AWM Member Spotlight - Barbara Glass
AWM Member Spotlight
1. Can you give us a few personal details about your life?
I’m a Yankee of southern extraction, and a Texan since 1999. Born and raised on the east coast, I graduated from Northwestern University (Go Wildcats!) with a degree in English. Although I cursed my mother when she made me take a typing course in high school, this skill ironically has been my life ever since. From pencils to manual typewriters to electrics to keyboards, I’ve been writing since childhood. When in high school and college, I played the guitar and sang in groups. I’ve given away all my guitars, except for one, which I play occasionally.
Much of my life has been blessed with children – 3 sons and a daughter – all of whom are married and live far away. From them, I have several young grandchildren who are as spoiled as I can make them from a distance. I have no relations living in Texas, but have an enormous family of close friends.
2. How did you get into the industry and what was your first job?
I started in the business right out of college at Blair Radio in Chicago. In those days, the business was quite different: led by Harry Smart – a legend within Blair and the Chicago advertising community – Blair had two television divisions, covering large and small markets, plus and a large radio division consisting of mostly AM stations. FM Radio was relatively new. There were just a few formats – Rock, Country, Easy Listening and Beautiful Music. No “owned & operated” television or radio rep firms existed, and Blair had the big stations in every market. The ratings were huge and the shares massive by today’s standards. There were no female reps at that time, and all the guys wore pinstriped suits & white shirts. Lunch hours were two hours long – sort of like “Madmen” on the rep side.
I remember when Don Imus visited our office one day – he was the Morning Drive personality at WGAR Cleveland, and did some hilarious bits on air. You just knew he was going to be a major market personality one day.
3. What can you tell us about your current job?
When MMT closed its Dallas office in 2009 and the job market was so extremely soft, I changed careers and went into senior living. It’s an area I had studied for several years so the transition was fairly easy skill-wise, but did take some time to effect. It seems everyone wants to hire folks with experience in a specific job. I’ve always enjoyed writing, so I started with marketing and writing for The Senior Voice – a longtime Dallas 50+ newspaper – whose editorial content and design are extraordinary. I transitioned from there into sales and marketing for two communities, and, recently, have entered the home health field. I am now Business Development Director/ Administrator for Home Health Companions, a Dallas-based non-medical services provider that supports seniors in independent settings, either in their own home or within a community. My business life directly touches peoples’ lives: my goal is to make these lives a little better every day.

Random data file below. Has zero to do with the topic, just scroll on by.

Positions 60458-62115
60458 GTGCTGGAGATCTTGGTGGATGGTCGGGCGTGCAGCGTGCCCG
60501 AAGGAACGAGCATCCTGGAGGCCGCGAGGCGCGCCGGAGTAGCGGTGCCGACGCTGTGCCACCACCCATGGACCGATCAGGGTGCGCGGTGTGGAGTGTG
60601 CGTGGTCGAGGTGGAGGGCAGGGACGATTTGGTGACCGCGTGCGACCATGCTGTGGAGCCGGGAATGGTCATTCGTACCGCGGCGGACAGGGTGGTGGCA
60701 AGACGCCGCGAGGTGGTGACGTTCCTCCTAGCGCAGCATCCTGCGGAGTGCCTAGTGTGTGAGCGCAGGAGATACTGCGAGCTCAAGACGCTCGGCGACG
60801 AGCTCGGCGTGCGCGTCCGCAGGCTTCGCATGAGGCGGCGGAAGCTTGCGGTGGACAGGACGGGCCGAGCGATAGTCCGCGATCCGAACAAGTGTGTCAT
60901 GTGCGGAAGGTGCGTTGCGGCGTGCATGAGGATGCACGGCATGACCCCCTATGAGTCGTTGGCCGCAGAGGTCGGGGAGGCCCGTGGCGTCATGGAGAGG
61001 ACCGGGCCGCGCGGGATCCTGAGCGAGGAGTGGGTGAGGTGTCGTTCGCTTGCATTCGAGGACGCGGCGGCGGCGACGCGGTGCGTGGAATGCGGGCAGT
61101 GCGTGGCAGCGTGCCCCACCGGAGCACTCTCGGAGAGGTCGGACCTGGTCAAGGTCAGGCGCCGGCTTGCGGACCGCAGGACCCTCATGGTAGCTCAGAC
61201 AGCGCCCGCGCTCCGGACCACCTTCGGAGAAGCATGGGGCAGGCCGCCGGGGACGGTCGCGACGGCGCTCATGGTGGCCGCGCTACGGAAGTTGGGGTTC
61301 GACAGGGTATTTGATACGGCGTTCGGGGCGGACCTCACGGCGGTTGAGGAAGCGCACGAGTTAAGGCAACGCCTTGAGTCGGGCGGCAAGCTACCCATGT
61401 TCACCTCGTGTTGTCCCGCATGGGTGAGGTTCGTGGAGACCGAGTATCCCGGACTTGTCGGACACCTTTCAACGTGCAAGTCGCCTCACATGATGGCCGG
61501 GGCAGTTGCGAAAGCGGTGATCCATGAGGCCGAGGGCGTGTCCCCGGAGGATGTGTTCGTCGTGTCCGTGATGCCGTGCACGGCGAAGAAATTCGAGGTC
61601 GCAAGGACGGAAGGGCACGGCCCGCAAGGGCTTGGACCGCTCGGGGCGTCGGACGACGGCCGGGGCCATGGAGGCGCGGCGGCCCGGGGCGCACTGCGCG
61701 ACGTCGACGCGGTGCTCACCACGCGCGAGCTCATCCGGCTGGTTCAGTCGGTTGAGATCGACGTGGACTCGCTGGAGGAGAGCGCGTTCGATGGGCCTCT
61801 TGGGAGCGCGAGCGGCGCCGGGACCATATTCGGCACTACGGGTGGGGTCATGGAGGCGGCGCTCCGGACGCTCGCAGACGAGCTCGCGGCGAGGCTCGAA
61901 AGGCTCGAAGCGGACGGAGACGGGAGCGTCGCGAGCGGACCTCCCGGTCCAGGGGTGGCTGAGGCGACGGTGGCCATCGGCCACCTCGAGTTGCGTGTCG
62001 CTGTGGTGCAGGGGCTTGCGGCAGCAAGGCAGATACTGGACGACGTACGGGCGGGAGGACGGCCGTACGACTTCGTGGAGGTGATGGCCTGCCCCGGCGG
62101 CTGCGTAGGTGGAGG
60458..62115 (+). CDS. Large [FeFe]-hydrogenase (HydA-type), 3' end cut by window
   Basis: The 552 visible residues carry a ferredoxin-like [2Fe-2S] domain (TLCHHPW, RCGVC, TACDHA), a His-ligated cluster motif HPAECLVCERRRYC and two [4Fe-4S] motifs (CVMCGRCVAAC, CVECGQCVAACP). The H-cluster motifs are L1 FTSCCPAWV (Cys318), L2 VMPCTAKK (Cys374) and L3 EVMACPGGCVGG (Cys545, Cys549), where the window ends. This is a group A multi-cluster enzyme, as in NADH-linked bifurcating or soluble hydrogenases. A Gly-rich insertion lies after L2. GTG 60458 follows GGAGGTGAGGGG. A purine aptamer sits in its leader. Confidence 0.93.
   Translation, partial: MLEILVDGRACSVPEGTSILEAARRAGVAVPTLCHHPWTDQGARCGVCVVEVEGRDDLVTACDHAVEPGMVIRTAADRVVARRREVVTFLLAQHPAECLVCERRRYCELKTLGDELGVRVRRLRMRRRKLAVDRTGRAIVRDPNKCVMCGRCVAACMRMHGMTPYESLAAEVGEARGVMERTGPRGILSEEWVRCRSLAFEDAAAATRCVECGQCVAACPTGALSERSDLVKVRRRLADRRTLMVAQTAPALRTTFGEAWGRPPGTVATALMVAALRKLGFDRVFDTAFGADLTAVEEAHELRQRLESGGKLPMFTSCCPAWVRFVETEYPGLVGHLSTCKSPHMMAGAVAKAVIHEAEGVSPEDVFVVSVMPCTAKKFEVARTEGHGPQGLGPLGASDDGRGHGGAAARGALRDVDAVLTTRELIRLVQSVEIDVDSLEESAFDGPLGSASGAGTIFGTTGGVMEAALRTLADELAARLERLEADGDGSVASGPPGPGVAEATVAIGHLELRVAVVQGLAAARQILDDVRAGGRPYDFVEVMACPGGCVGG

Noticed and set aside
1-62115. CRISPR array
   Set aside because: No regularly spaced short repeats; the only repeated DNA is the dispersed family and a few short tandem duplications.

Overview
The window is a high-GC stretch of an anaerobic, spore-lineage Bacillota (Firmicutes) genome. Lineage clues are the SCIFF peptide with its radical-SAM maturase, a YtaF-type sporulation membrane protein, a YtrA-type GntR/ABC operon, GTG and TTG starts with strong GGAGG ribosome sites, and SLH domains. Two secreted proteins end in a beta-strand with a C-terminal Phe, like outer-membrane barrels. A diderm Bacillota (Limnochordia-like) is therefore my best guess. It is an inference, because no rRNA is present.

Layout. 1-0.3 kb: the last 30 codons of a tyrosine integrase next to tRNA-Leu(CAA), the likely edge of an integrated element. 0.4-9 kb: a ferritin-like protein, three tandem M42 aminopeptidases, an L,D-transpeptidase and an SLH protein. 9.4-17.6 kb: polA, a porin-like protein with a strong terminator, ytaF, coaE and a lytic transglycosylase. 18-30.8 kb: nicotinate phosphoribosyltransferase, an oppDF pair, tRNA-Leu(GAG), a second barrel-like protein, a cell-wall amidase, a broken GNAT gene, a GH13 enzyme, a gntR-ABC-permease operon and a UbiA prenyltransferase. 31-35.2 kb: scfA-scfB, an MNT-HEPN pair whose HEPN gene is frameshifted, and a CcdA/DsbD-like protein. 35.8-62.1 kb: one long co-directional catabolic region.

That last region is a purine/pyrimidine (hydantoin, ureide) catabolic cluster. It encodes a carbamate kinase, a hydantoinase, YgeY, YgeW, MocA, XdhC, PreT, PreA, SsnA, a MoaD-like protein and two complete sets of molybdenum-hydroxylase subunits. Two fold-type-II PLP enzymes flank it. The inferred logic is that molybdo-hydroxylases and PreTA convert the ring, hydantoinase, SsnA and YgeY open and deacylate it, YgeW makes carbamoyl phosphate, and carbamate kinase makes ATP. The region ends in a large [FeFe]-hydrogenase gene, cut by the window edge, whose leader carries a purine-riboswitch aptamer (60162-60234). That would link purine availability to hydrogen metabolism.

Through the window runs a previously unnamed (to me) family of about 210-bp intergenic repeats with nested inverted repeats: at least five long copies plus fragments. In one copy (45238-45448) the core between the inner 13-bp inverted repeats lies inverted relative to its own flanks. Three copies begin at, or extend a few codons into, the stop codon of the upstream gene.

4. What advice would you give someone new to the industry?
Embrace whatever job you can get, learn as much as possible about the business from fellow workers and management, and develop good working relationships with as many people in the industry as possible. These outside relationships can be developed by joining organizations such as AWM, where there is a ready-made network for job referrals and the opportunity to learn about managing people and situations – always helpful if the new person wants to go into management. Every job I’ve ever had has been accomplished through networking.
The corollary to this is ‘never burn a bridge’ behind you. Even if you were miserable in a job, speak only of the positive aspects, not the negative ones.
Beyond that little nugget, always recheck the destination before pressing the “send” button.
5. Have you had a mentor?
My career has spanned several cities and a few decades. There have been many mentors: Harry Smart, Tom Cinquina and Bob Pates in Chicago; Jim Coy in Evansville; Alan Sawyer, Bill Hoffman and Lynn Overstreet in Atlanta; Stockton Holt and Tammy Moss in Charlotte; Susie Doucette in Houston; Rick Mills and Donna Coomer in Dallas.
6. What has been your biggest achievement in your career thus far?
My biggest achievement is not a career point – rather it’s a resilience that has come from so many extraordinary life experiences and amazing people. Clearly – starting with my youth – my life has not followed a script. Not following the beaten path, however, has its costs. I feel that I am still learning life’s lessons.
7. What is the one truth that has held constant throughout your career?
Know what your core beliefs are and stick to them. The advertising business is very seductive – it’s easy to be absorbed by the fun and the money. At the end of the day, you do have to look yourself in the mirror and know you’ve done the right thing. There is no one way to accomplish dreams; there is only the right way for each one of us.